To reprise your example, suppose our goal is to avoid trouble, and staying produces more trouble than going. However, our Nameless Protagonist happens to justifiably believe the opposite.

    In this case I’d say it is epistemically permissible for NP to deliberate from the belief that they ought to stay (since the belief is justified by hypothesis). It’s morally impermissible* for NP to stay, since that will cause more trouble. But asking whether it’s epistemically permissible for NP to stay strikes me a a nonsensical question, a category error. Unlike “believing” or “deliberating”, “staying” simply is not an epistemic act.

    *(This assumes a definition of “moral permissibility” which says that making well-intentioned, non-negligent mistakes is morally impermissible. If you want to define the term in a way that makes such mistakes morally permissible, then NP’s mistake may be morally permissible. But that’s a tangential issue.)

  2. Jacob,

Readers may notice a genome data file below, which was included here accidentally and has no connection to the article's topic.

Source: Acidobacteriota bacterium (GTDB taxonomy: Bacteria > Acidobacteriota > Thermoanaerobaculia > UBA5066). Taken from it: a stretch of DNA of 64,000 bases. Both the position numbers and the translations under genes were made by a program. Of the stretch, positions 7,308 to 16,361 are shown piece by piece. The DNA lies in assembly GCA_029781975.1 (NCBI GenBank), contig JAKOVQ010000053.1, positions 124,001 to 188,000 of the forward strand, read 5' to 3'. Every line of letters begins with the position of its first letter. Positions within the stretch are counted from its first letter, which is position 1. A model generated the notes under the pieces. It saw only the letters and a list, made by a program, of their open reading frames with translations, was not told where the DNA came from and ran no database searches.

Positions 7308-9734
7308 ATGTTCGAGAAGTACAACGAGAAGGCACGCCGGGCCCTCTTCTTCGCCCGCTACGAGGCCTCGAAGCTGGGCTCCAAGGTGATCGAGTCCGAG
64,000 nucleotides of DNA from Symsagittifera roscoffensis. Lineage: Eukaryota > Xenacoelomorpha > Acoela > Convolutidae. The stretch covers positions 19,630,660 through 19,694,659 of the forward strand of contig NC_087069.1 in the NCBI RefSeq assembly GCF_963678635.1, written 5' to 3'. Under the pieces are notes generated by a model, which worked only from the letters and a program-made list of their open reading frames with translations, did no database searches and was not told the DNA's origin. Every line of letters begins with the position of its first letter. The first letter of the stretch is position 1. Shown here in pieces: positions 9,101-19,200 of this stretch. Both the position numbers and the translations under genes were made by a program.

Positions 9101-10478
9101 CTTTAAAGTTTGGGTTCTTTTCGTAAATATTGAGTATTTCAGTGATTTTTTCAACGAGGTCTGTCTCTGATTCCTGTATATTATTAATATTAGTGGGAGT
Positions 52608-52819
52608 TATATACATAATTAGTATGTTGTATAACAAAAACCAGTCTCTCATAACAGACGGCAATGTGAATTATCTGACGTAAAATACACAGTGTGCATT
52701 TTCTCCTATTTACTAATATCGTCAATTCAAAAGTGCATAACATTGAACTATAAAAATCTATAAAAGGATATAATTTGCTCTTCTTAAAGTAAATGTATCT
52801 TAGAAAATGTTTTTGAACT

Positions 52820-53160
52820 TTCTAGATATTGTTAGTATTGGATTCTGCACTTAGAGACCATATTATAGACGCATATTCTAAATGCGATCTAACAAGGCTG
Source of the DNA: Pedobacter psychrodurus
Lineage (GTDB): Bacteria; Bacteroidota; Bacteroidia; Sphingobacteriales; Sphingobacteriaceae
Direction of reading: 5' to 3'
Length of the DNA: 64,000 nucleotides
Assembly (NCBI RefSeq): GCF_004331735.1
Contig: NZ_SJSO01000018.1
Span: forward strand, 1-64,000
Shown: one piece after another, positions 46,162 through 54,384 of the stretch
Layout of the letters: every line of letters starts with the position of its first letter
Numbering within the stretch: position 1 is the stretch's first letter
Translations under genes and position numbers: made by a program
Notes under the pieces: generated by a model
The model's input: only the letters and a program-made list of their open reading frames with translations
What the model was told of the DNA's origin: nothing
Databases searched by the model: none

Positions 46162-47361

This has to be quick, I’m running to the airport in a few minutes. You’re assuming a conception of moral impermissibility it seems we have an argument against if we also assume what you are assuming about epistemic permissibility. If we work from the assumption that you both believe you must A and that it’s not the case that you oughtn’t believe this, by Krasia it seems that you are permitted to intend to A. By Detox, you are permitted to A in accordance with your belief. Now, if you don’t like the conclusion because you think it’s obvious that there can be faultless failures to do what you really should do, my first question is why are you so certain that there couldn’t be similar epistemic failures? Surely it doesn’t follow from the concept of the impermissible that there couldn’t be such failures. You’ve just stated the conditions under which you think such things could occurr–when you are non-culpably ignorant of the considerations in light of which you oughtn’t A.